Action: Control 'reservoir' species to reduce parasite burdens/pathogen sources
Key messagesRead our guidance on Key messages before continuing
- We found no evidence for the effects of controlling ‘reservoir’ species to reduce parasite burdens/pathogen sources on primate populations.
'No evidence' for an action means we have not yet found any studies that directly and quantitatively tested this action during our systematic journal and report searches. Therefore we have been unable to assess whether or not the action is effective or has any harmful impacts. Please get in touch if you know of such a study for this action.
The transmission of infectious agents from reservoir animal populations (e.g. domesticated species) to sympatric (occurring within the same geographical area) wildlife presents a particular threat to endangered species, because the presence of infected reservoir hosts can lower the pathogen's threshold density and lead to local wildlife population-level extinctions. For example, African wild dogs Lycaon pictus became extinct in the Serengeti in 1991, concurrent with epizootic canine distemper in sympatric domestic dogs (e.g. Daszak et al. 2000). This intervention aims to control such reservoir species to reduce parasite burdens/pathogen sources for wild primate populations.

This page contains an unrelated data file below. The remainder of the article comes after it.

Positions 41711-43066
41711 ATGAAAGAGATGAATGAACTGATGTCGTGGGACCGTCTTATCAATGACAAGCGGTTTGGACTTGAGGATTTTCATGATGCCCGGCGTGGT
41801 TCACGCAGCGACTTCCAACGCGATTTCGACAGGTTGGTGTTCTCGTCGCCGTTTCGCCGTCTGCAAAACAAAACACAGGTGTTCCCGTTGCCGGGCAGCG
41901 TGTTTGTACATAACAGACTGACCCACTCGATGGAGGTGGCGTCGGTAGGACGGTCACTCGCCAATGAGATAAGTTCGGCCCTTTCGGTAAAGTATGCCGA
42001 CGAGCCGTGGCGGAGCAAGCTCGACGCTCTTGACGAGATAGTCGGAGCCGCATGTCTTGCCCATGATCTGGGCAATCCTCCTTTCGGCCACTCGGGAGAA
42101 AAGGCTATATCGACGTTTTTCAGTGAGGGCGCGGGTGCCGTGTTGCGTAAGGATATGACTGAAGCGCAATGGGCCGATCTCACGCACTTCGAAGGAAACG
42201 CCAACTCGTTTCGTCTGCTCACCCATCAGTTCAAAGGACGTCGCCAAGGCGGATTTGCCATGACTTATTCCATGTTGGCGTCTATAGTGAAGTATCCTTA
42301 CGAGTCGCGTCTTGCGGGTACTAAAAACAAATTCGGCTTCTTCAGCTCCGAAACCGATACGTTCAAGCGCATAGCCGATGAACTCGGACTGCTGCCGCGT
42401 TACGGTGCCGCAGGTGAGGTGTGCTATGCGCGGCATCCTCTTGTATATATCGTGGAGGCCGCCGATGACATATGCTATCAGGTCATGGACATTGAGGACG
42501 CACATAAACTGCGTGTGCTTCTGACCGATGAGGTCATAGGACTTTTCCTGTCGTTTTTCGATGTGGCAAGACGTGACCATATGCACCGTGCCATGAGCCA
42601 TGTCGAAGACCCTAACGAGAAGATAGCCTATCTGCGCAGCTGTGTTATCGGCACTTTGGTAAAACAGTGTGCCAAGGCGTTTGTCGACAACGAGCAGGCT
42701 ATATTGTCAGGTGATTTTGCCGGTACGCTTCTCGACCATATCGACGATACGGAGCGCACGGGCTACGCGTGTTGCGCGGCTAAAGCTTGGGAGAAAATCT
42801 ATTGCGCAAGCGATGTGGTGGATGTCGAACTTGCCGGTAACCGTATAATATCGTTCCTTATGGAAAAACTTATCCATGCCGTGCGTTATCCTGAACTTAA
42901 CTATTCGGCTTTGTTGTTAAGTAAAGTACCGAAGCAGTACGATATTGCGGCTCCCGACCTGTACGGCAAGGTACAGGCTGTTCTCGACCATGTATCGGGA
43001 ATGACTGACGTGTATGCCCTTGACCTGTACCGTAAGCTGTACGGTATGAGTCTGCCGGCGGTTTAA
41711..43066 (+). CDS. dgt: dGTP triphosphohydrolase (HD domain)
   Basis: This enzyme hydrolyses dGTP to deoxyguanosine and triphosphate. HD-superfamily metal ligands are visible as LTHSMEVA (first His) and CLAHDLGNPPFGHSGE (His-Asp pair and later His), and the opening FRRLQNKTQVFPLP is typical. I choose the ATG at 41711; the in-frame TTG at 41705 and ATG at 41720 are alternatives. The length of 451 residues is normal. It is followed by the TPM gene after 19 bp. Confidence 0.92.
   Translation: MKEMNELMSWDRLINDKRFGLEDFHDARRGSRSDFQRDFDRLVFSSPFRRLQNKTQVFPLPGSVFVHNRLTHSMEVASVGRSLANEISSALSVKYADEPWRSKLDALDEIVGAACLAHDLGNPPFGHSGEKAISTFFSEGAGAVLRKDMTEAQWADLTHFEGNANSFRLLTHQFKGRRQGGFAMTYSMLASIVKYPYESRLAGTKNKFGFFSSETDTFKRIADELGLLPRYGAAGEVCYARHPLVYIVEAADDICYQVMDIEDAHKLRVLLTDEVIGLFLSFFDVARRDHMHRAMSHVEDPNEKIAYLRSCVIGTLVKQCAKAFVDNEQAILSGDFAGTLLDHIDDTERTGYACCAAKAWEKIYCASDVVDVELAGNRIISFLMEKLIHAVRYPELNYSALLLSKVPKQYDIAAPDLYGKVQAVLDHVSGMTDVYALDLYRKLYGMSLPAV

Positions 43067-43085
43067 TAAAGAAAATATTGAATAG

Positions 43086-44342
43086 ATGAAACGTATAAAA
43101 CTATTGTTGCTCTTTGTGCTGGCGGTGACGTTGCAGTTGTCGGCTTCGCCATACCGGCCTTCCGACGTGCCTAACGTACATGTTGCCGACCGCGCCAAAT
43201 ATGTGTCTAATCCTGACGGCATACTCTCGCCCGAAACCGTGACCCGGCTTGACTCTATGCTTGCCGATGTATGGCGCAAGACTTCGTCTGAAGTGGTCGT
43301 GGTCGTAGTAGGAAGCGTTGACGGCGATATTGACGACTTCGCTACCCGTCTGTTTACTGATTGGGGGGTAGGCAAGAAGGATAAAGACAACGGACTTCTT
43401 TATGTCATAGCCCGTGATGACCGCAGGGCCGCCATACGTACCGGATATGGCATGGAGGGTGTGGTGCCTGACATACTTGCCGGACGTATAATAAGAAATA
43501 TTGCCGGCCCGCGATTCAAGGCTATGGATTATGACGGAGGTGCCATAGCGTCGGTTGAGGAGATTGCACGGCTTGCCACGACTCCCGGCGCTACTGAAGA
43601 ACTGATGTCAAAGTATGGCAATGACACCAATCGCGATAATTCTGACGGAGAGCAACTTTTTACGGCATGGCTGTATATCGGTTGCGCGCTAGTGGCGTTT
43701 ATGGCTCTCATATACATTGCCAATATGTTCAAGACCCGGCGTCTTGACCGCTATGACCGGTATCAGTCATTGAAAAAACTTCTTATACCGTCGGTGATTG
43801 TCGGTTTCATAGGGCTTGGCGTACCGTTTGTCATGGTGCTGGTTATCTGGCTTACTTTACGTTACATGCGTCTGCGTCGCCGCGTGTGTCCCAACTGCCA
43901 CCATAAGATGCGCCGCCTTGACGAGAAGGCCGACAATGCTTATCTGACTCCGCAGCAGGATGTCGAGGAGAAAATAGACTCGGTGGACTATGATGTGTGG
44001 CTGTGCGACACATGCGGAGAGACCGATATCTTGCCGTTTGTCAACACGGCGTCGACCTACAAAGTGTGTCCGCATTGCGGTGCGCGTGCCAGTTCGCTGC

Controlling the actions of humans as ‘reservoir’ species to reduce pathogen sources is discussed under: ‘Ensure that researchers are up-to-date with vaccinations and healthy’, ‘Regularly disinfect researcher's clothes, boots etc.’, ‘Wear gloves when handling primate food, tool items, etc.’, ‘Implement quarantine for people arriving at, and leaving the site’, ‘Wear face-masks to avoid transmission of viral and bacterial diseases to primates’, ‘Keep safety distance to habituated animals’, and ‘Limit time that researchers are allowed to spend with habituated animals’.
Daszak P., Cunningham A.A. & Hyatt A.D. (2000) Unhealthy travelers present challenges to sustainable primate ecotourism. Science, 287, 443–449.